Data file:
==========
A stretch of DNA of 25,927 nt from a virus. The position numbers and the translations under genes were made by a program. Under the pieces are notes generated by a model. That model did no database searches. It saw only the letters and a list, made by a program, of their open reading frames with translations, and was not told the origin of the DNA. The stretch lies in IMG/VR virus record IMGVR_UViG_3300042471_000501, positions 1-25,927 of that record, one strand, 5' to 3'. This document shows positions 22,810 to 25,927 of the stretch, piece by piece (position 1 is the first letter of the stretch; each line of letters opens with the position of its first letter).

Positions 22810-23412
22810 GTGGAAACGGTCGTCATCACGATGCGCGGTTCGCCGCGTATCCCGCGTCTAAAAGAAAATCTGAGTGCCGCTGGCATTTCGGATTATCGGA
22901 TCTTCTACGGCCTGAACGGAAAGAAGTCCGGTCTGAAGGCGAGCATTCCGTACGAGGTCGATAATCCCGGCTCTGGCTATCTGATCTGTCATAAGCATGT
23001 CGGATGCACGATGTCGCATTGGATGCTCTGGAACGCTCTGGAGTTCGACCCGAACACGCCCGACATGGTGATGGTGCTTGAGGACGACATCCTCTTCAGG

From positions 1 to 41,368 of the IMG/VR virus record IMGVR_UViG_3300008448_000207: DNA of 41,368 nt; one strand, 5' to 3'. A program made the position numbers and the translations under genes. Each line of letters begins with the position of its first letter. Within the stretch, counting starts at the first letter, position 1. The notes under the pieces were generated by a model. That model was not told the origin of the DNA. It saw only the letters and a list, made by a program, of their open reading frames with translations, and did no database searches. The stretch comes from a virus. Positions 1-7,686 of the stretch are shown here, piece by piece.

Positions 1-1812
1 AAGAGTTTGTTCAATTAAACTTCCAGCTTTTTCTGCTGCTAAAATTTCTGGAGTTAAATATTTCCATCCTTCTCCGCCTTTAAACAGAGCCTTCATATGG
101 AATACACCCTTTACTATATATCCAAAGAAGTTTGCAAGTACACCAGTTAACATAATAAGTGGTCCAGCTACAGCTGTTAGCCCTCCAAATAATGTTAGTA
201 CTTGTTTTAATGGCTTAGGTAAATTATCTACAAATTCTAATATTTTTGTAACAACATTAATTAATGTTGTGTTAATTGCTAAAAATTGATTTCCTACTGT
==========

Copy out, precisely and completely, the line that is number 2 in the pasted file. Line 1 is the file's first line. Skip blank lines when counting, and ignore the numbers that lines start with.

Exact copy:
Positions 22810-23412